Dinosaur had longest animal neck ever, scientists say UK News

A dinosaur that roamed parts of the world 160 million years ago is thought to have the longest neck of any animal, according to scientists.

The neck of the dinosaur, Mamenchisaurus sinocanadorum, was 15.1 meters long, six times longer than that of a giraffe and 1.5 times longer than that of a double-decker bus.

The animal belonged to the subgroup of dinosaurs known as sauropods, known for their large size, long neck and tail, four-legged standing and a plant-based diet.

Dippy – the famous dinosaur on display at London’s Natural History Museum – falls into this category.

Dr Andrew J Moore, a paleontologist at Stony Brook University in New York, said: “With a 15-meter-long neck, Mamenchisaurus looks like it might be the record holder — at least until longer creatures are found.”

The fossil of M. sinocanadorum, distributed in East Asia, was first discovered in 1987 in 162-million-year-old rocks in China.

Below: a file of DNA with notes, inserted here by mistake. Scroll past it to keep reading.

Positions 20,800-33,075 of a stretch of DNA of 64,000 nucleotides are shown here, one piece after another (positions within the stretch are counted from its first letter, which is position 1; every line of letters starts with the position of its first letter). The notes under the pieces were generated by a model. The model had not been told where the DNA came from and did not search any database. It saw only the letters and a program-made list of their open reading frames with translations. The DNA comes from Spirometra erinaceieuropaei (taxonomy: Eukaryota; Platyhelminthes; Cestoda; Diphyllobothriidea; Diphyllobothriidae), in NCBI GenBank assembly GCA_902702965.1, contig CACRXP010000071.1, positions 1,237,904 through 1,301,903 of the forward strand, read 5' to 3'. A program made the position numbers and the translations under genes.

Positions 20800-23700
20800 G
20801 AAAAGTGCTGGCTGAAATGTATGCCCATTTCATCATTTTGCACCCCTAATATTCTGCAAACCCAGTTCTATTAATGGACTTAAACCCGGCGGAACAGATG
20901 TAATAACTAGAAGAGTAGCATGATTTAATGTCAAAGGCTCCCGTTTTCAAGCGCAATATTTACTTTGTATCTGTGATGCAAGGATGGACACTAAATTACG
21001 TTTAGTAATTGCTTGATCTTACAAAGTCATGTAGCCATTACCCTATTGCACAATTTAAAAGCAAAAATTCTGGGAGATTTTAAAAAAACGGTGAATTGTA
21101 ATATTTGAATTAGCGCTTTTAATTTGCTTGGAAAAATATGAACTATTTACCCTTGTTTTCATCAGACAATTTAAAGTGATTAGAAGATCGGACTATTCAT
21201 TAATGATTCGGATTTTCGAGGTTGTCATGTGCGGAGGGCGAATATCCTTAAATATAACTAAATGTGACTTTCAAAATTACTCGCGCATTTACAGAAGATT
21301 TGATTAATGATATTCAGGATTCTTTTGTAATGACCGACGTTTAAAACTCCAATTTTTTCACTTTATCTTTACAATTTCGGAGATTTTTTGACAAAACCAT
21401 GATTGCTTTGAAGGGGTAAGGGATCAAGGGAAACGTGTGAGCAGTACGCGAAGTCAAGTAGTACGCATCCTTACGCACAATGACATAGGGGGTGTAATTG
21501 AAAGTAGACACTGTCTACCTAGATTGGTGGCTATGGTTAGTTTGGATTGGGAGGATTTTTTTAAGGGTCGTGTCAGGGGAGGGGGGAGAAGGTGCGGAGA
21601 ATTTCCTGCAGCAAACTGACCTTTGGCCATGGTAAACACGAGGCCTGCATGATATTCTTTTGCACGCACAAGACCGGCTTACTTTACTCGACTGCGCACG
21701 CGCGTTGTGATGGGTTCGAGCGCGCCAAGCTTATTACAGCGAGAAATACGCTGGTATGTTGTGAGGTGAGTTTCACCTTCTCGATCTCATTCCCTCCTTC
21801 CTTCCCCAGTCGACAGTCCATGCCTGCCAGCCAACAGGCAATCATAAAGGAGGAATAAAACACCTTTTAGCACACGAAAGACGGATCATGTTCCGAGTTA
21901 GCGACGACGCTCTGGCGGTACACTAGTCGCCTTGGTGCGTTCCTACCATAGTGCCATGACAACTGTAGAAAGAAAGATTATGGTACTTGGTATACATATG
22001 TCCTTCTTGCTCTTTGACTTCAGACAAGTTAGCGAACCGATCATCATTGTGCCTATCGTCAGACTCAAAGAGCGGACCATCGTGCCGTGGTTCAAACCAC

Dr Moore and his colleagues re-examined the specimens as part of their dinosaur study.

Although M. sinocanadorum is known from only a few bones in the neck and skull, scientists were able to reconstruct its size and shape with the help of the complete skeleton of its closest relative.

Dr Moore said: “All sauropods were large, but jaw-droppingly long necks didn’t evolve just once.

“Mamenchisaurus is important because they broke the neck length limit and were the first sauropod lineage to do so.”

The paleontologists used a technique called computed tomography, which revealed that M. sinocanadorum’s vertebrae — the back bones — were light and hollow, with air spaces occupying nearly three-quarters of their volume.

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According to the researchers, these types of bones are commonly found in small birds.

To compensate for its lightweight skeleton, M. sinocanadorum’s neck had rod-shaped ribs about four meters long to help keep it stable, the team says.

The largest dinosaur that ever lived was Patagotitan mayorum, which is thought to have been 37.5 meters long and weighed about 57 tons.

The study was published in the Journal of Systematic Palaeontology.

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